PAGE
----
On Thursday morning, Arizona Republic’s Paul Coro announced that the Phoenix Suns signed three players to training camp deals. That list of players include overseas veteran Mike Moser, former Tulsa guard Shaquille Harrison and former UNLV forward Derrick Jones. Although that trio will enter Phoenix with hopes of making the final roster, it’ll be very tough as the Suns have 14 players under guaranteed contracts in addition to returning guard John Jenkins.
With the Suns roster being jam-packed, that trio will likely be spending the 2016-17 season with the Northern Arizona Suns. Of course, each part of that trio bring their own individual traits that could allow them to shine in the D-League
In terms of experience, Mike Moser stands at the top of the heap. Unlike Harrison and Jones, Moser has professional experience after spending the last two seasons playing in Europe. For example, Moser spent last season with Hapoel Unet Holon in the top-tier league in Israel. In that lone season, Moser stood as one of the team’s top players, as he averaged 11.5 points, 7.9 rebounds and 1.4 steals per game on 41% from the field.
Whether it’s with the Hapoel Unet Holon or any other team that he’s played for, Moser shows himself as a solid offensive player. On that end of the court, Moser exhibits an ability to score in a multitude of ways which include: a jumper that spreads out to beyond the arc, on-ball cutting and work as an offensive rebounder. In regards to that rebounding, Moser shined by averaging 2.1 offensive rebounds per game.
When it comes to Shaquille Harrison, we actually covered the former Tulsa guard in an August piece when he was participating in the D-League National Tryout. In that piece, we said the following:
Although both Harrison and Moser stand as solid future D-Leaguers, former UNLV forward Derrick Jones still stands as the most intriguing player of that trio. That intrigue is mainly due to two separate factors: age and athleticism.
If he does make his way to the D-League, Jones would be one of the youngest players in the NBADL, as he wouldn’t turn 20 until next February. That youth is due to Jones only spending one season at UNLV, as he decided to declare for the draft after concerns about his academic eligibility. Due to how young he is, it would be safe to assume Jones still has a ton of time to progress as a player.
In that process of progressing as an all-around player, Jones could still shine due to his incredible athleticism. Despite having an extremely raw all-around game, Jones was still able to impress at UNLV due to his insane athleticism. That athleticism is seen through his quickness, explosiveness and just the sheer amount of hops that he possess. Those traits have allowed Jones to be a huge star in the YouTube mixtape community.
Looking away from those incredible slams (as hard as it might be), Jones was able to harness that athleticism in other different areas. The biggest benefit of that athleticism is him being extremely efficient from inside the paint. According to Hoop-Math, Jones shot an efficient 73% from inside the paint. That average was more efficient than 2016 lottery picks Brandon Ingram (59%) and Marquese Chriss (69%).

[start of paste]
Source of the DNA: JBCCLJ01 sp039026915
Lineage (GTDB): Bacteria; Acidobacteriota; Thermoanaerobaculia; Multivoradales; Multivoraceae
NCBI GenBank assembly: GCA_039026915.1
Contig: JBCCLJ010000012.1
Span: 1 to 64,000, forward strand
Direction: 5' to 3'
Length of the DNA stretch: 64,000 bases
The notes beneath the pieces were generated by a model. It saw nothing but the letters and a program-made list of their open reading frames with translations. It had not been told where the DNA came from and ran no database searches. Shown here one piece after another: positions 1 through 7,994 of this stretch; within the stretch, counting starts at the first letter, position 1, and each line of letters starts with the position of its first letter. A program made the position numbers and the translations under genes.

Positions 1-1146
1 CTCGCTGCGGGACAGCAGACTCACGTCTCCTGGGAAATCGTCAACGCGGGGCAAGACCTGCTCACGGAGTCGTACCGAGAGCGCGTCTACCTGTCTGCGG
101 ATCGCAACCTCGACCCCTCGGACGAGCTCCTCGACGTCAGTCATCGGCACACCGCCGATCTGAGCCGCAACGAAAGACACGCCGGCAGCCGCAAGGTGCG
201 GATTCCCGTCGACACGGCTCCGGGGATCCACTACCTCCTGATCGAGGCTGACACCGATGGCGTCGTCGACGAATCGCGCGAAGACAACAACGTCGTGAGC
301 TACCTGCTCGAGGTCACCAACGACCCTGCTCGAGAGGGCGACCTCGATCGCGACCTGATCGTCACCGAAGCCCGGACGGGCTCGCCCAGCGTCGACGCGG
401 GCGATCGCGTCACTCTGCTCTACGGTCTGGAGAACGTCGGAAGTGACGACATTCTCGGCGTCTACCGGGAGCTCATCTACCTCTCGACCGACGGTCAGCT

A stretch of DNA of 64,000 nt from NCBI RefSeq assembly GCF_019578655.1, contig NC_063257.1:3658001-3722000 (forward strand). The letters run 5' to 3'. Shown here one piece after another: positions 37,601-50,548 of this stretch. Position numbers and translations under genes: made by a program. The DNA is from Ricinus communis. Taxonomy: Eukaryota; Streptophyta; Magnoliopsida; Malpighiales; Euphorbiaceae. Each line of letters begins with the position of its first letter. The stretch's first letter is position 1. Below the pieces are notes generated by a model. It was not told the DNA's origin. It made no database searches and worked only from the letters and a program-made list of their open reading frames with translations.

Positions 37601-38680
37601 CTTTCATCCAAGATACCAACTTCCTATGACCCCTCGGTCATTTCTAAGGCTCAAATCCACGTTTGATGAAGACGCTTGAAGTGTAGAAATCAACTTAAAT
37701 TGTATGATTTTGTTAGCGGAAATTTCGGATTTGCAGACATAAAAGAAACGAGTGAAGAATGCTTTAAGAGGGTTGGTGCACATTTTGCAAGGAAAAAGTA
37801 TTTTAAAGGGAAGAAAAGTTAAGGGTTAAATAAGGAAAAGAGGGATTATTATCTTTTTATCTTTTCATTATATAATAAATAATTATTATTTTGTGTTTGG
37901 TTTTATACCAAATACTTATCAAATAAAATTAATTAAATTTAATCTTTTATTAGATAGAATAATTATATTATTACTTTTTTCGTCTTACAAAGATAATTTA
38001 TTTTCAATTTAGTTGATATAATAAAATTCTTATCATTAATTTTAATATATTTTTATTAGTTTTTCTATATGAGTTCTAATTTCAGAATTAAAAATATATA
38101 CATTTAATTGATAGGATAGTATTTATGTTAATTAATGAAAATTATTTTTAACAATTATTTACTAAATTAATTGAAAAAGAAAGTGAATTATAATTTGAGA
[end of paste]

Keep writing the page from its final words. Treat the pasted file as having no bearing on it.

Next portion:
Another way that Jones could harnasses that athleticism is on the defensive end. The reason that I say possibly is due to Jones not really being a fundamentally sound defensive player. During his lone season with UNLV, Jones averaged 5.2 fouls per 40 minutes, the 3rd highest average in the Mountain West. Those struggles were mainly due to Jones always seeming to be a step or two behind on the defensive end.
However, Jones still has potential to eventually become a solid defensive player due to his athleticism and solid frame. Standing 6’7 with a 7-foot wingspan, Jones has the perfect frame that would allow him to defend multiple positions. That claim is backed up by Jones averaging 2.2 blocks per 40 minutes, the 5th highest average in the Mountain West.
As Derrick Jones embarks on a likely journey to the NBADL, he might actually stand as one of the most important players that the D-League has ever seen. While that’s an incredibly bold statement, Jones kind of exemplifies the ideal prospect that the D-League has always been looking for. As previously mentioned, Jones has incredible athleticism and a pretty solid frame, but is still raw as an actual basketball player. Currently, Jones neither has a versatile offensive skill set or a real great feel for the game on the defensive end.
That’s why his upcoming stint in the D-League is so important. Jones currently stands as a player that’s a major work in progress and needs a great deal of refinement on both ends of the game. That developmental process is probably going to be an extremely grueling journey for both Jones and the Suns, but the possible end product might really worth it. If Jones can combine those insane physical gifts with a solid offensive game, then he could very likely find himself in the NBA.
That journey to the NBA could allow Jones to be one of the best stories in D-League history. Over the years, the D-League have seen a multitude of solid call-ups since its inception, the NBADL hasn’t seen anybody that was as young and raw as Jones. If Jones is able to use the D-League to make that evolution from being a raw physical specimen to a solid NBA player, it could be very beneficial for the future of the D-League.
Success stories like Jones could allow young prospects in the future to see the NBADL as a viable alternative towards college or overseas. In addition to those players actually getting money, those players would be confident that they’d be able to use the D-leagueto evolve their all-around games.
Although we’re still uncertain how Jones’ D-League development turns out, there’s no question that it will be one of the most intriguing stories to watch in the upcoming D-League season.